Baby boomers have been moving into early retirement for some time now, so offices are trying to adapt to an ageing Generation X. Does this mean we need to change the way we approach office design?
An extended work life is inevitable as we are all living longer and need to save for larger retirement funds. As Jeremy Myerson, the Helen Hamlyn professor of design at the Royal College of Art, says: “Currently, we have a feeling in the creative industry that ageing is a demographic time bomb waiting to explode. It’s a crisis.”
Our understandable concern is perhaps more manageable than we may think. A 2014 RIBA study investigated the changes we should make in office spaces in order to be more age inclusive. The results suggested that many changes would benefit all generations and create an ageless office.
As we know, older workers crave quiet and privacy for concentration. A Guardian article on the ageing generation in the workplace suggests silent working spaces should have strict protocols to support our ageing sensibilities. Interestingly, spaces designated for silent work are well distributed in universities and schools too, suggesting that Millennials and Generation Z already work well in similar environments.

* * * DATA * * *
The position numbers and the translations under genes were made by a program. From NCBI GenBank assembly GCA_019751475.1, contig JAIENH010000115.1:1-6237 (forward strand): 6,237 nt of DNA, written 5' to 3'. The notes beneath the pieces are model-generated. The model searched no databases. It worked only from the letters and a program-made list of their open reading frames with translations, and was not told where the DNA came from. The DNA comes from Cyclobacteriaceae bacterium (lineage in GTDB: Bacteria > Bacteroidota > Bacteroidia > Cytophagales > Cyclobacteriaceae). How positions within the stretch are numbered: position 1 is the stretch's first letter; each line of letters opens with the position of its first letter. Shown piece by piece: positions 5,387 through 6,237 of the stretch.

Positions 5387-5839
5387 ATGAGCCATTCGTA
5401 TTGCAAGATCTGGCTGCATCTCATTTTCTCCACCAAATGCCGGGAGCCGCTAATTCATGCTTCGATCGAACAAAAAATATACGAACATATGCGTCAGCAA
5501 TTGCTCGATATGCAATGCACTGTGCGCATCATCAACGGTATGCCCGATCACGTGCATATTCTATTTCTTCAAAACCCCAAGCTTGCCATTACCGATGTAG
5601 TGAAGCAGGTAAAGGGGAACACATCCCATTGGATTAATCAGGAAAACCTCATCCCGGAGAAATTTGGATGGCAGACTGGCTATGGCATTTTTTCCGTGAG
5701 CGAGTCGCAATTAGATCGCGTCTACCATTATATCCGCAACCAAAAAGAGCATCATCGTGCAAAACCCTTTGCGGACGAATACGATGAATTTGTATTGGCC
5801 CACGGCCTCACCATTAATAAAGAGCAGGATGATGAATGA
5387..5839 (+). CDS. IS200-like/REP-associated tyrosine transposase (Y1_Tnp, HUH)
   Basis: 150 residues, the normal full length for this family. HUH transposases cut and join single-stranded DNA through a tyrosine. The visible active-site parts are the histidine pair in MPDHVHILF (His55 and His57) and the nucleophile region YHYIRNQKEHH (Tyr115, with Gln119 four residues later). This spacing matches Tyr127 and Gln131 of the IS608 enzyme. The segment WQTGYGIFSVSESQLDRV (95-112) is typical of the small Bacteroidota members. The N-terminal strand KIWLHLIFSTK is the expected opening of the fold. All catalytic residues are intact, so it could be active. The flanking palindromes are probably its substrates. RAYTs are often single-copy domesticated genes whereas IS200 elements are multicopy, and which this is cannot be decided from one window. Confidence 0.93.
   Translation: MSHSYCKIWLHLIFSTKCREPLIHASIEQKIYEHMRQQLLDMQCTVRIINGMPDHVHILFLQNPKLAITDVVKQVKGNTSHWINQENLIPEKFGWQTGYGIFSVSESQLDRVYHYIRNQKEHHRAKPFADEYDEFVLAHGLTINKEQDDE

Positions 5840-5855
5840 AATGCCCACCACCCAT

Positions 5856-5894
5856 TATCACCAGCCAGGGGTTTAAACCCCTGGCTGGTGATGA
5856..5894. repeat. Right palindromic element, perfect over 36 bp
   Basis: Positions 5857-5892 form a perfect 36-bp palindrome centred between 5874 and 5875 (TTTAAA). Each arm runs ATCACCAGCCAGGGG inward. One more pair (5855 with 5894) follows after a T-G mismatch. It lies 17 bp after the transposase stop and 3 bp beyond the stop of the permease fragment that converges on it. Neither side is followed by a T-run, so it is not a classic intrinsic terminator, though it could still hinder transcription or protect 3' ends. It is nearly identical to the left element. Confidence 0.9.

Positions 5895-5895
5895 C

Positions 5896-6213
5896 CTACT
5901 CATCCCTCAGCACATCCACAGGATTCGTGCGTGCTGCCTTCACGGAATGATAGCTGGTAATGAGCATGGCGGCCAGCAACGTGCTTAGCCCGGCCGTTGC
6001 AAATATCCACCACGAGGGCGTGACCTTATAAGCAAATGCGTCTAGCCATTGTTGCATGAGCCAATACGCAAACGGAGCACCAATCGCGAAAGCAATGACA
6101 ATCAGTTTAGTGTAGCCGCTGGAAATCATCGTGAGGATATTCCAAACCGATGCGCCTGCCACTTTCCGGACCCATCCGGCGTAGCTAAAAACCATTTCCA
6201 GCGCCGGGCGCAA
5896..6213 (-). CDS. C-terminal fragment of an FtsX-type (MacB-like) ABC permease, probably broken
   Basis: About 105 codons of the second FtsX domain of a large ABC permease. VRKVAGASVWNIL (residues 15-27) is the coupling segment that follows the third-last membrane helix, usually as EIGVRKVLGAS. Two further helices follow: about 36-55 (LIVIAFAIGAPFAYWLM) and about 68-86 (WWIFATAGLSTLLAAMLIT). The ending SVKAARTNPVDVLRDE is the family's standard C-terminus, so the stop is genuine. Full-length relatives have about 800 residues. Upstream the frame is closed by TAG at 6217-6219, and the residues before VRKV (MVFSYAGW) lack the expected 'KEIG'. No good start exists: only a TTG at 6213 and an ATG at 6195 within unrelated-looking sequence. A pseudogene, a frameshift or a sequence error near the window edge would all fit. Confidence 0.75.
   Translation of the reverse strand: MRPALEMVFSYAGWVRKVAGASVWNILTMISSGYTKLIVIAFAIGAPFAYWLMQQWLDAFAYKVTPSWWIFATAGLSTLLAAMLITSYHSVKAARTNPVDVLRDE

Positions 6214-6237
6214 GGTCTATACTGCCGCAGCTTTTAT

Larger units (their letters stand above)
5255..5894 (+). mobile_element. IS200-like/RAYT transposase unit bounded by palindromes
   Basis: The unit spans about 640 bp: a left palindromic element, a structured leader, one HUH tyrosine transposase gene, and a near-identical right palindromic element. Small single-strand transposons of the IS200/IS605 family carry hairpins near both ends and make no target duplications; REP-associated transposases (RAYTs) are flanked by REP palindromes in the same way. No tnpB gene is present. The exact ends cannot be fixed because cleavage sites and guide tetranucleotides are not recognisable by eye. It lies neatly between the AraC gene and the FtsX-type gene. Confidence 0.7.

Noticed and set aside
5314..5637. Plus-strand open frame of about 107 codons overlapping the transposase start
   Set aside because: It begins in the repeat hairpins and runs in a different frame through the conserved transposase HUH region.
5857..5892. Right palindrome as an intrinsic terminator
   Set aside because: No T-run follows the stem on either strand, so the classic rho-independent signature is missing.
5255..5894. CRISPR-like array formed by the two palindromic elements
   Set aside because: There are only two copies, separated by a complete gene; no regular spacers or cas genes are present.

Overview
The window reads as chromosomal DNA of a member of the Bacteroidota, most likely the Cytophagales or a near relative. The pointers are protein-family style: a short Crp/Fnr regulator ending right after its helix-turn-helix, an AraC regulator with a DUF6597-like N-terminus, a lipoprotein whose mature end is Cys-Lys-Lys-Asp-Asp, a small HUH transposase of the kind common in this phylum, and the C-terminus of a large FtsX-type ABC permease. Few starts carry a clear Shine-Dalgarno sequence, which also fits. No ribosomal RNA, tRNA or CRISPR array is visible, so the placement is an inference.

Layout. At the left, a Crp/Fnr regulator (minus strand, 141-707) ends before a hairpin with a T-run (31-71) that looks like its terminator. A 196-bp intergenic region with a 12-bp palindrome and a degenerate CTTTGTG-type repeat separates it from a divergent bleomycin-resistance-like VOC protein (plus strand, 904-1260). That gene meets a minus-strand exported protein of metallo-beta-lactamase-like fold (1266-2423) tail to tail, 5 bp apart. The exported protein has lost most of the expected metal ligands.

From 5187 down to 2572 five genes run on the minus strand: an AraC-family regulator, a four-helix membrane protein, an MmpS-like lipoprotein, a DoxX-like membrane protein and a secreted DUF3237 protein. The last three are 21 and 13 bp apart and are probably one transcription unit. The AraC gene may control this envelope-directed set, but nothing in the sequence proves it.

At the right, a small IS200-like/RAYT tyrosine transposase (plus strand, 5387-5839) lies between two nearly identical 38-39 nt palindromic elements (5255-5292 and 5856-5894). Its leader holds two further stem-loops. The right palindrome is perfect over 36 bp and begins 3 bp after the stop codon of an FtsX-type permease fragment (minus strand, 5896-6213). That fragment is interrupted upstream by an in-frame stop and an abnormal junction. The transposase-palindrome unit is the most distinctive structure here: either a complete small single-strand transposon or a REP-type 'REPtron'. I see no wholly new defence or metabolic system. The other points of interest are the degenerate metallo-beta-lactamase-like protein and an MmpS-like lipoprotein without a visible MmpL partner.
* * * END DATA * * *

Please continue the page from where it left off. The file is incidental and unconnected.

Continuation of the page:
Work/life balance is particularly important to Generation X’s, and as a result agile office spaces are already becoming more prevalent. Gen Y’s & Z’s also have healthy boundaries between work and play and are also likely to be the first generation who champion home working from an ecological perspective. This all suggests that flexibly allocated desking with alternative work settings also support age-inclusive office design.
‘The Age Of No Retirement’ is a company who advocate the ageless workspace – they proffer that to de-stigmatise the ageing generation we should stop thinking that there are such distinct differences between age groups and just cater for everyone under one roof.
Are Generation X going to defy the stereotype that we ‘can’t teach an old dog new tricks’? Despite any physical problems of ageing, Generation X seem to be readily equipped for the changing office space. They have lived through the digital revolution and are already showing what drives them by implementing new boundaries for work/life balance. Generation X traits tend to be more adaptable and empathetic too, and as such they are well suited to workspaces that benefit all generations.
By defying the stereotypes created by the Boomers, Generation X are better suited to the ‘ageless’ office. And so, perhaps this ‘crisis’ is no crisis at all.
The Workspace Consultants specialise in office design and fit out project management in Cambridge, so please contact us to discuss your requirements and to arrange a no-obligation consultation.